But what about the highlights?!

Mention filming using a standard colour profile rather than log to a lot of people, and you'll get cries of horror as they think that all their highlights will be blown out. A fair number of people out there equate standard profiles on modern cameras to the dirty old camcorders of the past. Remember those? When you went to film your Uncle at a family gathering against a window, and all you saw was a silhouette in front of blazing white light?!

Well, are you a professional or an amateur? Aside from the rather obvious fact that modern cameras, even budget ones, are far better than any cheap Hi-8 camcorder from 1995, have you considered using skill instead of relying on log as a crutch?

You see, if you use a standard picture profile on your camera, you do need to exercise slightly more care and attention. But in this case, the word 'careful' is more a euphemism for 'being more skilful'. So yes, you might actually have to think about where the light is in relation to your subject, and yes, you might have to give more thought to what's most important in your composition. And yes, you will have to make an actual real-world decision about your final exposure right there whilst using the camera—none of this wishy-washy non-committal approach to cinematography.

And that's the other big difference between Roger Deakins shooting raw or log and you shooting raw or log for a dental surgery website video. Whereas Roger Deakins will know precisely what he's got in mind when he uses log modes and isn't just sitting there thinking to himself that he'll wing it as he goes along in grading, it's probably a firm bet that you, yes you sat there reading this, will take a look decision in post. In fact, you'll probably try out any number of flavours of film emulation or LUTs until you find the one you like before hitting the render button.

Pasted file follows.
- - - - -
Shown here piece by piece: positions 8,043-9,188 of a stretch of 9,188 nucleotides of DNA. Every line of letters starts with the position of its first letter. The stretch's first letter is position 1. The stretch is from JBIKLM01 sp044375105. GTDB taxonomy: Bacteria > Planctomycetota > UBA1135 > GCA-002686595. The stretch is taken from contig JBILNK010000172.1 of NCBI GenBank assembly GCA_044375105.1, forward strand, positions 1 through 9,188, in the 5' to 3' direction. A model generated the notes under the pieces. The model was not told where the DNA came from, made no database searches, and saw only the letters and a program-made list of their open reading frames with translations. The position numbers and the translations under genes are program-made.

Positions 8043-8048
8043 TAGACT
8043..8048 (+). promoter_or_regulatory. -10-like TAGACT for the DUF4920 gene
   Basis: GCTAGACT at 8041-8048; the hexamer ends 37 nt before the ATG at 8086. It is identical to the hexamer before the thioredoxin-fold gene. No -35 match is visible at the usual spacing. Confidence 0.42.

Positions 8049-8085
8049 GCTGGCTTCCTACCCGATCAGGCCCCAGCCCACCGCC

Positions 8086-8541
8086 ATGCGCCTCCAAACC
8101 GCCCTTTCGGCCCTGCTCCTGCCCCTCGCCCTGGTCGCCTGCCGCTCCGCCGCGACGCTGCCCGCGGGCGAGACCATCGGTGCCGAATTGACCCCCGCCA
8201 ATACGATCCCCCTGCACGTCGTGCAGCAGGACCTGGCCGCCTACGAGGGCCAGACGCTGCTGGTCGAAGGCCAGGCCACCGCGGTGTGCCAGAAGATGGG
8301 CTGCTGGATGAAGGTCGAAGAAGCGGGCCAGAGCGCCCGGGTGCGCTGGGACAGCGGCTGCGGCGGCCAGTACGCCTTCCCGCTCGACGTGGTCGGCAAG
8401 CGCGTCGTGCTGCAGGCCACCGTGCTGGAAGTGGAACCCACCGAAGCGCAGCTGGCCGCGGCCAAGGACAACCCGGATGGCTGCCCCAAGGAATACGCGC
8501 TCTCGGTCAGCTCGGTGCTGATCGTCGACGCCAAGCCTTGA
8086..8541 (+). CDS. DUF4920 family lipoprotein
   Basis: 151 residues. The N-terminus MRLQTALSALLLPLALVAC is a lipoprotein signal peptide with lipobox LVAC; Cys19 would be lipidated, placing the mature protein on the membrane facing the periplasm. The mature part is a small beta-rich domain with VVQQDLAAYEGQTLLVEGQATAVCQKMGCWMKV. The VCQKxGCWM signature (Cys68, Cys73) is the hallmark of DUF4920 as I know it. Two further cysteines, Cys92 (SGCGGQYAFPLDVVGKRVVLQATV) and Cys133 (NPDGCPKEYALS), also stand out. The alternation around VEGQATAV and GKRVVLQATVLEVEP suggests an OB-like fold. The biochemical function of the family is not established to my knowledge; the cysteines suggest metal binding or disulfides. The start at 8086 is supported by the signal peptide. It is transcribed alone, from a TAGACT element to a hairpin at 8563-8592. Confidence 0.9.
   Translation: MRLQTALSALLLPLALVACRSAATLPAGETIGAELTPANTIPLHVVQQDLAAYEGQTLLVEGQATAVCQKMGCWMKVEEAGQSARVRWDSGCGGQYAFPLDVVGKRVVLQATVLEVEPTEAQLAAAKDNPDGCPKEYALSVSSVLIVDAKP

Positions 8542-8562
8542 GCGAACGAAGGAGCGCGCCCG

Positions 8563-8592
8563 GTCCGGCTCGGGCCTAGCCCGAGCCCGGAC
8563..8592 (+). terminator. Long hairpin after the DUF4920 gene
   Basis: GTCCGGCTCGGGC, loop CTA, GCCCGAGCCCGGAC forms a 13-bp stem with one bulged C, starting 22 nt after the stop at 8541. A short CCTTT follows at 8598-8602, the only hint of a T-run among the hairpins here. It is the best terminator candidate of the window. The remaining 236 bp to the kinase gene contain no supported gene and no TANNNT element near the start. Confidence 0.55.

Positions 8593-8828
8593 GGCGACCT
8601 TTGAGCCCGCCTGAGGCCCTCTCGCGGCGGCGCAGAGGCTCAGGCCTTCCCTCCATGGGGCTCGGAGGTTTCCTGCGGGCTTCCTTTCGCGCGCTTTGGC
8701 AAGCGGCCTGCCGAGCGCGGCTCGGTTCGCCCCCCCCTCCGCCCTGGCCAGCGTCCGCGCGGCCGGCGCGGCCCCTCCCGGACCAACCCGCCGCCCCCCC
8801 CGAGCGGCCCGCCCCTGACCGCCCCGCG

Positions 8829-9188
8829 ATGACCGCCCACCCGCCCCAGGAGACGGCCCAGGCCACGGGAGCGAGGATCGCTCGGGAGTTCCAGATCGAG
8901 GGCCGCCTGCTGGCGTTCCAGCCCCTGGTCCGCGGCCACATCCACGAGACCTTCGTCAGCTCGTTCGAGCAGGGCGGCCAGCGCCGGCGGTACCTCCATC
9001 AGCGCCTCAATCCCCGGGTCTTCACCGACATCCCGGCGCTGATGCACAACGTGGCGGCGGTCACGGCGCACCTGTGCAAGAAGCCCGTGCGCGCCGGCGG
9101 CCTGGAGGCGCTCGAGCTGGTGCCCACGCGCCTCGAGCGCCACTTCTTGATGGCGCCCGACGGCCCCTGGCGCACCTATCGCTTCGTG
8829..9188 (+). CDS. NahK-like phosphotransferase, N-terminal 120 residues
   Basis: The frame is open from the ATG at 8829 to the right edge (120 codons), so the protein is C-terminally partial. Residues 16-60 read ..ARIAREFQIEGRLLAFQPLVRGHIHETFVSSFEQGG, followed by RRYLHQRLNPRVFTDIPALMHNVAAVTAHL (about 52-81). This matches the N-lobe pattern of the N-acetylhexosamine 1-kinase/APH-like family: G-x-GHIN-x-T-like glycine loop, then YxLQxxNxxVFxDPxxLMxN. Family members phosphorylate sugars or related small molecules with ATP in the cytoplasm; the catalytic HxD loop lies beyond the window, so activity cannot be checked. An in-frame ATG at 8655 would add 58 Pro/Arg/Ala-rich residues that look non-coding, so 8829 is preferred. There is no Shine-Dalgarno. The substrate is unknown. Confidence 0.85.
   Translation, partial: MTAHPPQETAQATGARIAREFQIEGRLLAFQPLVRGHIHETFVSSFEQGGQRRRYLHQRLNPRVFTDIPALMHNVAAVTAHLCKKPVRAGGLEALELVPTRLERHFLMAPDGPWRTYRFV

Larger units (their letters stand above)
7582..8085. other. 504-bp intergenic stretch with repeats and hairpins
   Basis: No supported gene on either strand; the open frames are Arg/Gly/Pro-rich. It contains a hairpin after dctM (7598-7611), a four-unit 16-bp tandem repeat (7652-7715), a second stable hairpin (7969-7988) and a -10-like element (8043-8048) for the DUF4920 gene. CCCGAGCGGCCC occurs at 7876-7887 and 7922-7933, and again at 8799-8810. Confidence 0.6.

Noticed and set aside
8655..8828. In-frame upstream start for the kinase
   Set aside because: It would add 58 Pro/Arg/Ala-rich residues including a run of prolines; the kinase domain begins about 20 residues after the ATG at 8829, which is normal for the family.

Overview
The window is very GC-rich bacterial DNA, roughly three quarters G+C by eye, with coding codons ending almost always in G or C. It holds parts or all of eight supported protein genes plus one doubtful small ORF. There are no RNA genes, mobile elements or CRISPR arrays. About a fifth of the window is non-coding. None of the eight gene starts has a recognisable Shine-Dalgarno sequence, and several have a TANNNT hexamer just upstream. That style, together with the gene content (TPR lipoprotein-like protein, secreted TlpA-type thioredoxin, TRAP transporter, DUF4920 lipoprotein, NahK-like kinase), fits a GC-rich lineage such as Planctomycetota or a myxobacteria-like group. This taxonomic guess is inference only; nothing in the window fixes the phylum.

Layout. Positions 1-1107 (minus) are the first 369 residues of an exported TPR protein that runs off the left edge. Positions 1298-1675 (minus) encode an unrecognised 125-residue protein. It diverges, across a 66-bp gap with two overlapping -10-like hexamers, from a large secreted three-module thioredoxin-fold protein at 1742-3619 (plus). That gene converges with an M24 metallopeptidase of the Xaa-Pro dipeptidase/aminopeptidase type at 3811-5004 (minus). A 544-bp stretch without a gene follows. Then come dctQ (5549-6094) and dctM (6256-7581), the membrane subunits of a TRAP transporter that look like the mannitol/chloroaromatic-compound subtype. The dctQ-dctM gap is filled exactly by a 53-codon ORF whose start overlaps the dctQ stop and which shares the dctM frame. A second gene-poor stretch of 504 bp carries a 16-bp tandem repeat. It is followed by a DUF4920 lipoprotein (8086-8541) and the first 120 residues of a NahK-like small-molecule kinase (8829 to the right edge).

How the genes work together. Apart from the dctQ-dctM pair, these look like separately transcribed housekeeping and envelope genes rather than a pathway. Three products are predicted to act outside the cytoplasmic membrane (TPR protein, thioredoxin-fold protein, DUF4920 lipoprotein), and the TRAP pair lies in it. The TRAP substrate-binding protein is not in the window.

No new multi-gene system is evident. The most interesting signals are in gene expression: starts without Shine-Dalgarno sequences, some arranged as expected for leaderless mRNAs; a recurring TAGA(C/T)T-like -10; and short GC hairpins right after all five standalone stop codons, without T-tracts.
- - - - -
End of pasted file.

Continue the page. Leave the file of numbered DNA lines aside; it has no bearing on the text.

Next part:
Okay, I grant you I made a bit of a generalisation there. Much of RedShark's readership is made up of highly knowledgeable professionals. However, my point still stands that many video makers out there will be using log as a crutch or way of delaying decisions until editing rather than as a real tool.

And that's a shame because by having to make decisions as you shoot, you are building your skill level, you'll be much more confident in your decision-making abilities, as well as in your skill of getting great shots right there and then, in the moment. Your knowledge of light will increase, and you will drastically speed up your post workflow.

Log has its place. However, cameras now have some great standard profiles built-in, with some outstanding colour science. Gone are the days of standard profiles looking like cheesy camcorder videos. Now you can use them and be confident of having great colour straight out of the box, and in many cases, the dynamic range isn't restricted in the same way it once was with harsh highlight clipping and crushed blacks. And you can still colour correct standard profile footage or add a look to it. So it's time we got over hangups that are really based upon a preconditioned bias against old technology.

Tags: Production